This Day in History

Posted: Monday, August 04, 2003

In Alaska

• In 1921, the road to the Mendenhall Glacier was completed, making it the most accessible glacier in Alaska.

• In 1959, a group of dancers from Point Hope visited Anchorage for the first time and danced at the Alaska Crippled Childrens' Association "Gilded Cage" benefit.

• In 1969, the tapping of Long Lake for the Snettisham Power Project near Juneau was completed. A dam to raise the level of the lake remained to be built.

• In 1972, the Ketchikan International Airport was officially dedicated. Including a 7,500-foot runway, the costs topped $12 million.

In the nation

• In 1735, a jury acquitted John Peter Zenger of the New York Weekly Journal of seditious libel.

• In 1790, the Coast Guard had its beginnings as the Revenue Cutter Service.

• In 1830, plans for the city of Chicago were laid out.

• In 1892, Andrew and Abby Borden were axed to death in their home in Fall River, Mass. Lizzie Borden, Andrew Borden's daughter from a previous marriage, was accused of the killings, but acquitted at trial.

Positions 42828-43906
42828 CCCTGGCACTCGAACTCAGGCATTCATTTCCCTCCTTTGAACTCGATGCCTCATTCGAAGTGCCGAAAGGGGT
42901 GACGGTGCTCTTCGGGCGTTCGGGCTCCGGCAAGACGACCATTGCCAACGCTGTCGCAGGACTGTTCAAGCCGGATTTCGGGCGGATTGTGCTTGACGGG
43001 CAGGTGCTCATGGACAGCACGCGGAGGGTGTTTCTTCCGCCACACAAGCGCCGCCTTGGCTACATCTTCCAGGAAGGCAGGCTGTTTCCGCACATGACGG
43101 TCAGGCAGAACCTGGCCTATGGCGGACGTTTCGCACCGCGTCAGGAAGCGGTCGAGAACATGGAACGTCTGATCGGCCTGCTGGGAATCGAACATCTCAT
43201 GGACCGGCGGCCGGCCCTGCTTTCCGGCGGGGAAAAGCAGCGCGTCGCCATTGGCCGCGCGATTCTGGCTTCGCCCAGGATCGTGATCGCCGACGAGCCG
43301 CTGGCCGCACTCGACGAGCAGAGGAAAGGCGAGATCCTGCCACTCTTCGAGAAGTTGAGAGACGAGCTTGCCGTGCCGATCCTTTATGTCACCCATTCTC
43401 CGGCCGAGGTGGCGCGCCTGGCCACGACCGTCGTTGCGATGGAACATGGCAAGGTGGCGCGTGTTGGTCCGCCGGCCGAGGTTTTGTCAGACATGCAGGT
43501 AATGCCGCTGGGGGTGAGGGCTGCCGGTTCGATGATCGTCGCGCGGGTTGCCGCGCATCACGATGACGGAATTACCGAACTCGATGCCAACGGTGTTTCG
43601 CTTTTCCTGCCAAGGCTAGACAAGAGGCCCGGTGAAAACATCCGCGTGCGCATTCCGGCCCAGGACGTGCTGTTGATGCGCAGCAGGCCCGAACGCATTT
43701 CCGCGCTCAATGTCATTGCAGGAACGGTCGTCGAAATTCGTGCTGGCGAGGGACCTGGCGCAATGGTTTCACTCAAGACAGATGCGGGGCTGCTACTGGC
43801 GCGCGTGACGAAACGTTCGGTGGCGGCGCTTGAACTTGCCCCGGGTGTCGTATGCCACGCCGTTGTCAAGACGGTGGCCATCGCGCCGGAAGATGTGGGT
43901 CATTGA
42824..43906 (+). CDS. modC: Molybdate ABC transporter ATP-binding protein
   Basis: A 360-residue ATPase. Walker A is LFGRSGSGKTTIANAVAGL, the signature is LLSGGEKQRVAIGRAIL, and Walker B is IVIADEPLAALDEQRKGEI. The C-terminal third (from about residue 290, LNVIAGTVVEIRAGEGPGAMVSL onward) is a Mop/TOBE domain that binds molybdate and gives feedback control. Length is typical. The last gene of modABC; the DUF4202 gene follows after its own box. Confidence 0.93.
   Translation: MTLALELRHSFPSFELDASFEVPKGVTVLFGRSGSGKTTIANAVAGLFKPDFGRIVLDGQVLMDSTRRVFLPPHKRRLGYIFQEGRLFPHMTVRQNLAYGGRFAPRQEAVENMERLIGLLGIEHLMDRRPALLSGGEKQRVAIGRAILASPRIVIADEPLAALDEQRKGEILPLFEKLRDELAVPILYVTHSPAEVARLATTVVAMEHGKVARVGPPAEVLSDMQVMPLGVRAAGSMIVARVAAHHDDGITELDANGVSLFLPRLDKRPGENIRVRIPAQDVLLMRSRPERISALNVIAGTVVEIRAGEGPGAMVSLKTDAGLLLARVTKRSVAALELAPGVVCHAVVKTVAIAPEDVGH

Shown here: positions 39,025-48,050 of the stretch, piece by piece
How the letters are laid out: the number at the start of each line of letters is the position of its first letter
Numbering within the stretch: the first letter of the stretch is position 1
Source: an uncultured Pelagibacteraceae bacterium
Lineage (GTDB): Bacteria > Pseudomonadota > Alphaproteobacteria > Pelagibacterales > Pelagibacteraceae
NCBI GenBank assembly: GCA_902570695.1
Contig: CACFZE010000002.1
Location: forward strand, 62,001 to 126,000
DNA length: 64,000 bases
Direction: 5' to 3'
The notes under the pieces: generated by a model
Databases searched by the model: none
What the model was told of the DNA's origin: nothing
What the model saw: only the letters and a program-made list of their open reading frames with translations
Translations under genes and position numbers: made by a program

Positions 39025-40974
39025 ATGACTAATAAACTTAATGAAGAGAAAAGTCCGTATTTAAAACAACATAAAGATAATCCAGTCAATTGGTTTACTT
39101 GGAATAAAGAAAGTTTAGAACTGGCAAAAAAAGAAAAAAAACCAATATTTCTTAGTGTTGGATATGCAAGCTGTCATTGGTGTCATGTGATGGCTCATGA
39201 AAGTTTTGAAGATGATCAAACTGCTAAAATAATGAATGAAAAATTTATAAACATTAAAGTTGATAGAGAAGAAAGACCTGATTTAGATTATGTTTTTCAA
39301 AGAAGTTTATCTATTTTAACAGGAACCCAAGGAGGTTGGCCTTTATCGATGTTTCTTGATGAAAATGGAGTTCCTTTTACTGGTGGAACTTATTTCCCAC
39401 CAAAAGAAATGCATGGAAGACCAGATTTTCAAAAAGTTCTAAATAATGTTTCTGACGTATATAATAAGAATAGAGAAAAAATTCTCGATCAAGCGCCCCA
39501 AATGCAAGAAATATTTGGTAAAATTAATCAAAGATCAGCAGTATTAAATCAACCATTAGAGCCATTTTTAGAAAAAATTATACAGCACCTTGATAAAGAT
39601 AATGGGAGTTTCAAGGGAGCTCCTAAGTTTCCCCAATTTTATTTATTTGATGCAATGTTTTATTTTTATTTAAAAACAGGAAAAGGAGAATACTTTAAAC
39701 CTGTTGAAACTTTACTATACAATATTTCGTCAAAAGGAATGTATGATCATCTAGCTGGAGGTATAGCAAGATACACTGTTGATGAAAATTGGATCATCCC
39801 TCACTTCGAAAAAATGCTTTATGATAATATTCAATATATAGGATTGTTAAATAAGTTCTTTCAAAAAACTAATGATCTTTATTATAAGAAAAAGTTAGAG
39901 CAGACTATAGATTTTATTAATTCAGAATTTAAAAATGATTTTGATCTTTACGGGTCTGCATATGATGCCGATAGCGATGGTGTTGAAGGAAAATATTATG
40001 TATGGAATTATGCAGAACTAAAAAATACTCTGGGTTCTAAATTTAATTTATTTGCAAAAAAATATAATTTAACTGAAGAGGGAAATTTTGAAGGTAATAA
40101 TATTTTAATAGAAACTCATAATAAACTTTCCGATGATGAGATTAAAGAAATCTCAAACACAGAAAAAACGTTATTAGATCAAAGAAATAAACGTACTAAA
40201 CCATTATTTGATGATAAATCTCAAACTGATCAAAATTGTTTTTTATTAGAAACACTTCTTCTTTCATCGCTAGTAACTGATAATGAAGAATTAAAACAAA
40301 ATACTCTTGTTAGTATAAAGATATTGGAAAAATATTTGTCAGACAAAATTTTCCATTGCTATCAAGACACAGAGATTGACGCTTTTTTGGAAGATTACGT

• In 1964, the bodies of missing civil rights workers Michael H. Schwerner, Andrew Goodman and James E. Chaney were found buried in an earthen dam in Mississippi.

• In 1977, President Carter signed a measure establishing the Department of Energy.

• In 1987, the Federal Communications Commission voted to rescind the Fairness Doctrine, which required radio and television stations to present balanced coverage of controversial issues.

In the world

• In 1792, romantic poet Percy Bysshe Shelley was born in Field Place, England.

• In 1914, Britain declared war on Germany while the United States proclaimed its neutrality.

• In 1916, the United States purchased the Danish Virgin Islands for $25 million.

• In 1944, Nazi police raided the secret annex of a building in Amsterdam and arrested eight people - including 15-year-old Anne Frank, whose diary became a famous account of the Holocaust. Anne died at Bergen-Belsen.

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